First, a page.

- - Thursday, May 23, 2013


By Erik Butler
Reaktion / University of Chicago Press, $25, 175 pages

Fascination with the undead and fear of the supernatural have filtered through the mists of time, and the vampire has become the star of a dark and bloody show still playing in the 21st century.

Following the legend’s footprints in the past, Erik Butler notes that the vampire has “gone viral” as it keeps up with a world gone online. He suggests one reason is that nobody ever really knew what vampires were. In the more than 300 years since an Austrian official linked the word “vampire” to the mystery of an apparently healthy man’s death in a village, the undead have captured the public imagination.

“Writers simply made up the legends they presented as folklore, and cinema and television magnified the enigma,” Mr. Butler suggests.

The author is to be congratulated on writing a shrewd and sometimes sardonic study on the origins of an ancient mystery, which in the past decade has been reduced to 50 shades of comic strip. So far, a Frankenstein family has not lurched from the mire, but Count Dracula has become a figure of fun as well as a dreaded icon. He is perhaps the patriarch of fanged adolescents who are stalking television screens and populating the purple pages of best-sellers aimed at the 12- to 20-year-old set. Mr. Butler contends that vampires would be powerless if people didn’t meet them halfway. “Being immature and clueless helps,” he adds tartly.

He also dares to suggest that the theme of Stephenie Meyer’s best-selling “Twilight” series, so popular with the young and credulous, is to lure young women into masochistic relationships. He points out that Edward Cullen, the lead vampire of the series, is in fact more than 100 years old and spends a lot of time warning his beloved young Bella how dangerous he is to her. “He comes across as a wife beater at best and a serial killer at worst,” Mr. Butler asserts.

He also suggests that vampires are in for a heyday. If such books continue to be successful, he writes, “Many young lives may yet be lost, and vampires the world over will rejoice.”

The Butler list of literary vampires ranges back to 1819 and a short story titled “The Vampyre” by John William Polidori, an associate of the notorious Lord Byron. Polidori creates a Lord Ruthven, an aristocratic predator with “dead gray eyes” who might be modeled on Byron. Ruthven springs back to evil life despite being slaughtered by Greek bandits.

In 1872, vampire lesbians entered the scene in “Carmilla” by Joseph Sheridan LeFanu, who tells the story of Laura, a 6-year-old girl attacked by a young woman who experienced the deep pain of “two needles deep in her breast.” The vampire reappears later in the form of a giant and graceful cat with fangs honed and ready. However, Mr. Butler insists that the most important vampire to emerge from the literary world is still Count Dracula, the creation of Bram Stoker, who was a business manager to actor Henry Irving. The most lasting visual image of the vampire remains the performance of actor Bela Lugosi in the 1931 film “Dracula,” with the actor swathed in black, eyes and fangs gleaming, the sinister castle hovering as his eternal backdrop.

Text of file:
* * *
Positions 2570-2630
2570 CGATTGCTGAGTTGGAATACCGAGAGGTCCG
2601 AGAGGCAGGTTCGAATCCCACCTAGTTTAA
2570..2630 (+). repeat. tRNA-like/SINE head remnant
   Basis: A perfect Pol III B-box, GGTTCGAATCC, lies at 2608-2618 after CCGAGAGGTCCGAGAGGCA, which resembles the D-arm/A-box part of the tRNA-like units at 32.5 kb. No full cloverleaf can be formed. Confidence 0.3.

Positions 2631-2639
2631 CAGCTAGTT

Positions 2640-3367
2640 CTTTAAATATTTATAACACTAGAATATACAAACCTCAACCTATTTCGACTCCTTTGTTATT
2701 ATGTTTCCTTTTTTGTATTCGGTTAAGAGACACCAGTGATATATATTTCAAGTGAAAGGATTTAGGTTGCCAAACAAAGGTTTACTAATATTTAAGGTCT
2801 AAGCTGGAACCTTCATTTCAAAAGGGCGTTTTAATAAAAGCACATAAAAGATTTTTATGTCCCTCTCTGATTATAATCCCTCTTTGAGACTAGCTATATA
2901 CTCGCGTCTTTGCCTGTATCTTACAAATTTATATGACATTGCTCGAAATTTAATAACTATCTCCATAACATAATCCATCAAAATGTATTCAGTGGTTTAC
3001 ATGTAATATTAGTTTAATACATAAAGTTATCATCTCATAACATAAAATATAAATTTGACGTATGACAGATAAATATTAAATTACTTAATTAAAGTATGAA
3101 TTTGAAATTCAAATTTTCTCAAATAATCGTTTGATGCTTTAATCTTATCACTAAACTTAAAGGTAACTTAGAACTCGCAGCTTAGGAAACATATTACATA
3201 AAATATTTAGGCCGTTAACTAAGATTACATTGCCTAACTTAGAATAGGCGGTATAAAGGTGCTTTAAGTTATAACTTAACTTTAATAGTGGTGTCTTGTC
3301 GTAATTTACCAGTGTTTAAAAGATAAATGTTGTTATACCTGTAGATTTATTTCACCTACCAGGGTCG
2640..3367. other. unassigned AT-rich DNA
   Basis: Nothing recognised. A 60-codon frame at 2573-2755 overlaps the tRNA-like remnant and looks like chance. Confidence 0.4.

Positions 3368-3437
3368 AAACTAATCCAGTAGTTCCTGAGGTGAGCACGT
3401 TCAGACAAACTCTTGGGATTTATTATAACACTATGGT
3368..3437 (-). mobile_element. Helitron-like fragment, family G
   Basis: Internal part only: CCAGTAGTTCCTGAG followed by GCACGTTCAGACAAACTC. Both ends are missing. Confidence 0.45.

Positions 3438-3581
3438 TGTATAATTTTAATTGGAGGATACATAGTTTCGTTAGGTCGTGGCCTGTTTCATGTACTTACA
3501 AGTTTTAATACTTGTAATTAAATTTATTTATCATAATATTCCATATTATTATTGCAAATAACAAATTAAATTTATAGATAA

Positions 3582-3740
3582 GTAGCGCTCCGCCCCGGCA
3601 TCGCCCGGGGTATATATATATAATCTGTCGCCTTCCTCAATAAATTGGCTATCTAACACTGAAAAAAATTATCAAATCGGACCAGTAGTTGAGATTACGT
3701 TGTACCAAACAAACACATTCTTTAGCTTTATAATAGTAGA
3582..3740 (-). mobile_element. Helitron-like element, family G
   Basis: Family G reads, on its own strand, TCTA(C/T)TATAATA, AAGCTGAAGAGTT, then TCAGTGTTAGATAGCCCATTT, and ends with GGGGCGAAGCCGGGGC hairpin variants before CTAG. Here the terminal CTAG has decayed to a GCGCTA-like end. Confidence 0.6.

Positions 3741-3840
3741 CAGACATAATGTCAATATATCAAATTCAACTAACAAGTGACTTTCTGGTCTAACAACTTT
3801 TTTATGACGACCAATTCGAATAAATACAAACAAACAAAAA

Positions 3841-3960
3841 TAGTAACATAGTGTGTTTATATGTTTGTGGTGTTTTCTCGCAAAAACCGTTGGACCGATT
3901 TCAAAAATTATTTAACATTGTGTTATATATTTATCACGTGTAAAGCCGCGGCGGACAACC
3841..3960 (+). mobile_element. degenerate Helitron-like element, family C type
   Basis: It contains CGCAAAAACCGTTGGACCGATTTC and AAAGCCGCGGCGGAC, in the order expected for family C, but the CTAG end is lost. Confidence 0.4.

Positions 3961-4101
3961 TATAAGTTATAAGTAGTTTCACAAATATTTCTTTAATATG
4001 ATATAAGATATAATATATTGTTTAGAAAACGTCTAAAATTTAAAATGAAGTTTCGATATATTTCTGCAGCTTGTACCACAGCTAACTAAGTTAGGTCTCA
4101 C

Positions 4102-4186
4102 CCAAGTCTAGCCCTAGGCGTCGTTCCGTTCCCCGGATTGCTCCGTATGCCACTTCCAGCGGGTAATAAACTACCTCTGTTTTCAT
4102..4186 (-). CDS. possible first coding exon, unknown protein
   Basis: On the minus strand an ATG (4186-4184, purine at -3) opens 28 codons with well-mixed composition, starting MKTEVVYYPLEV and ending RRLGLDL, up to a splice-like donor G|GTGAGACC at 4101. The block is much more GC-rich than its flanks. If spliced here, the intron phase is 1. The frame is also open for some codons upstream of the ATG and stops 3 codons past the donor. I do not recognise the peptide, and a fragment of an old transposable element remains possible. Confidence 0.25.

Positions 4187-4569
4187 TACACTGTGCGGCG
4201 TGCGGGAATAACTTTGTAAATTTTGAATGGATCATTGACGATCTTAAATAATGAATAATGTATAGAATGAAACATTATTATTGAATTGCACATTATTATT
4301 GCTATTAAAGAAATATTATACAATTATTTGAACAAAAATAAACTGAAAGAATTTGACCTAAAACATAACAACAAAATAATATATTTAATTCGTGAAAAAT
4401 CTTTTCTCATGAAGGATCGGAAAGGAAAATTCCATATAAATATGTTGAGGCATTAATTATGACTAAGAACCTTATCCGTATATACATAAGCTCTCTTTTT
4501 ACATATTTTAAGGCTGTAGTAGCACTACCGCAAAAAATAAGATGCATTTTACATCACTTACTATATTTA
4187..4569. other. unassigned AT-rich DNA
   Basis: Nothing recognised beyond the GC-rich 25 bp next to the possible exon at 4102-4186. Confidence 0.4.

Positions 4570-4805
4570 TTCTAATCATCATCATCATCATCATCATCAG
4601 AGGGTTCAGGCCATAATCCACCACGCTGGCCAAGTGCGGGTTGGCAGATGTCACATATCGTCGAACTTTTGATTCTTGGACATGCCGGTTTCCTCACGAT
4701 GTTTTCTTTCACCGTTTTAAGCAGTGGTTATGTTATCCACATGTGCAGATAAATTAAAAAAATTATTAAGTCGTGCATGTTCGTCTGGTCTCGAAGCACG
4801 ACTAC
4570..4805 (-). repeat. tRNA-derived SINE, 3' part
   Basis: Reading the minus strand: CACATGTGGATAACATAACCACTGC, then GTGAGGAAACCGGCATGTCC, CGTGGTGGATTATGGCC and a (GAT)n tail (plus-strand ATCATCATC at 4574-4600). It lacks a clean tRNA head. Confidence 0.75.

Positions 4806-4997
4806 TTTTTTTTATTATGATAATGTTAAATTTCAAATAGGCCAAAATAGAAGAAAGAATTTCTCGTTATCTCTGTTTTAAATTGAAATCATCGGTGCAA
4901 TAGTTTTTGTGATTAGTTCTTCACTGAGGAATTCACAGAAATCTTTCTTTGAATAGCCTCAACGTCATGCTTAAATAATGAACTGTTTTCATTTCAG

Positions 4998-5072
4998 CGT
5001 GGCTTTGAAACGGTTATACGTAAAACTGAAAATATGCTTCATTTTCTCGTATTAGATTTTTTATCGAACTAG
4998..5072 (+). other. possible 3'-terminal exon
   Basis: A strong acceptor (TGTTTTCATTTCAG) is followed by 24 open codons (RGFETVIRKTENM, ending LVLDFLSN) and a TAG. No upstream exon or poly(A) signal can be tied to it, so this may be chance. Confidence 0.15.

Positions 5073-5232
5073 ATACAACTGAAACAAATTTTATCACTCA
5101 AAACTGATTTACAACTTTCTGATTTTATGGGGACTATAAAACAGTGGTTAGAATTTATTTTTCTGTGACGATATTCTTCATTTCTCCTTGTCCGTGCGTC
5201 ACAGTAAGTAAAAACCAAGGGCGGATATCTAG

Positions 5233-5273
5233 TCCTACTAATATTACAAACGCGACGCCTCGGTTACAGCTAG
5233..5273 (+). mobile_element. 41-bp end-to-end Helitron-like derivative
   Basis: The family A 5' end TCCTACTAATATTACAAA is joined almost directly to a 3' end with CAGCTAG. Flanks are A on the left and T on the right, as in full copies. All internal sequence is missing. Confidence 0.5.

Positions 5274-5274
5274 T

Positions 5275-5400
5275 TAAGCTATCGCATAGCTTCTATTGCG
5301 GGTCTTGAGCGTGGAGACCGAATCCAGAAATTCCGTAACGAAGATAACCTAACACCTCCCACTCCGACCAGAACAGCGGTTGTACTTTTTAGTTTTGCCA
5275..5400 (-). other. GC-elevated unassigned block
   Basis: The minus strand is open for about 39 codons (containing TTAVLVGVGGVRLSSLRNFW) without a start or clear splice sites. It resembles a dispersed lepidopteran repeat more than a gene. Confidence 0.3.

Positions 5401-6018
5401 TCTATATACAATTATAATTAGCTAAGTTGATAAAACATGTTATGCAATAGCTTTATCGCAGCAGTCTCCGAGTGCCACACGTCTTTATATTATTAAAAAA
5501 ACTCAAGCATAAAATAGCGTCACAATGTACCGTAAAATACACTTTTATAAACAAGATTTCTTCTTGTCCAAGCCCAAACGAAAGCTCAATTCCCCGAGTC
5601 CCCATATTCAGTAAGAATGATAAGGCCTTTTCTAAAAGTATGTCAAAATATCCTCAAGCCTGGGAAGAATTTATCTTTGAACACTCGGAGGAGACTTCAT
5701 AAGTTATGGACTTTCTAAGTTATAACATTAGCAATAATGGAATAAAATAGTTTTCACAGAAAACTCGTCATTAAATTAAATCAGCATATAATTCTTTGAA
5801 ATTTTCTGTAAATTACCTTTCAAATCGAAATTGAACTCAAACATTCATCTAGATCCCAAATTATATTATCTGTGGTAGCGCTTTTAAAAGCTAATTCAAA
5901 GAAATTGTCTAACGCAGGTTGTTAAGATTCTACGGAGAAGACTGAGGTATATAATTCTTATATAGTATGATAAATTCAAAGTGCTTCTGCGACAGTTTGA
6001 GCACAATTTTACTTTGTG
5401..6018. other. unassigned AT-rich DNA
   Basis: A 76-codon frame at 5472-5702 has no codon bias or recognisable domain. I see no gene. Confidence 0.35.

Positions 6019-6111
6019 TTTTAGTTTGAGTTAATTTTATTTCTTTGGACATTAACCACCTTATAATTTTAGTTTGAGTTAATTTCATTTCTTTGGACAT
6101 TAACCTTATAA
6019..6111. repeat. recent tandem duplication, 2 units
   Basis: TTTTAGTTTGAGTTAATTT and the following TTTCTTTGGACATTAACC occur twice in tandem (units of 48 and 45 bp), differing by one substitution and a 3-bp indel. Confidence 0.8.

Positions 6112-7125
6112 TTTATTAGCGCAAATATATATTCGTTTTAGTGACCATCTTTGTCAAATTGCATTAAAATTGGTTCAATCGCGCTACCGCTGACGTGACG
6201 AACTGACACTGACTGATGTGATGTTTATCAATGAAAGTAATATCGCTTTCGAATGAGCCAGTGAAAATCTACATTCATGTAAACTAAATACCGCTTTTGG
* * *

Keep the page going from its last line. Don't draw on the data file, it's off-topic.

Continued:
The author acknowledges that Anne Rice’s vampire books aroused more curiosity about the undead, yet left many questions unanswered. In the case of Ms. Rice, he asserts, people came to vampires more often than they sought human company. “To be one of the undead means belonging to an elite that transcends the common herd. Ms. Rice’s vampires will gladly share their ways, but when they do, they issue a challenge: Join us if you dare, and we’ll have you.”

As Mr. Butler sees it, Dracula reigns unchallenged. Still memorable is the image of the count climbing upside down on a castle wall. The television caricature portrayals of the adolescent undead such as Bill the Vampire in “True Blood,” who appeals to Sookie the Southern waitress, don’t come close. Bill the Vampire, Mr. Butler mischievously suggests, would be “perfect to come and give a talk at a meeting of Descendants of the Glorious Dead.”

However, the author does have some advice to offer to those intrigued by those who can’t stay in their coffins.

“Intimacy with the undead is probably best avoided,” he counsels. “Creatures that have been roaming the earth for hundreds or sometimes thousands of years rarely come without what ordinary mortals call ‘baggage.’”

For those with a taste for the supernatural, this is an excellent guidebook. Dracula probably would have enjoyed it.

Muriel Dobbin is a former White House and national political reporter for McClatchy newspapers and The Baltimore Sun.

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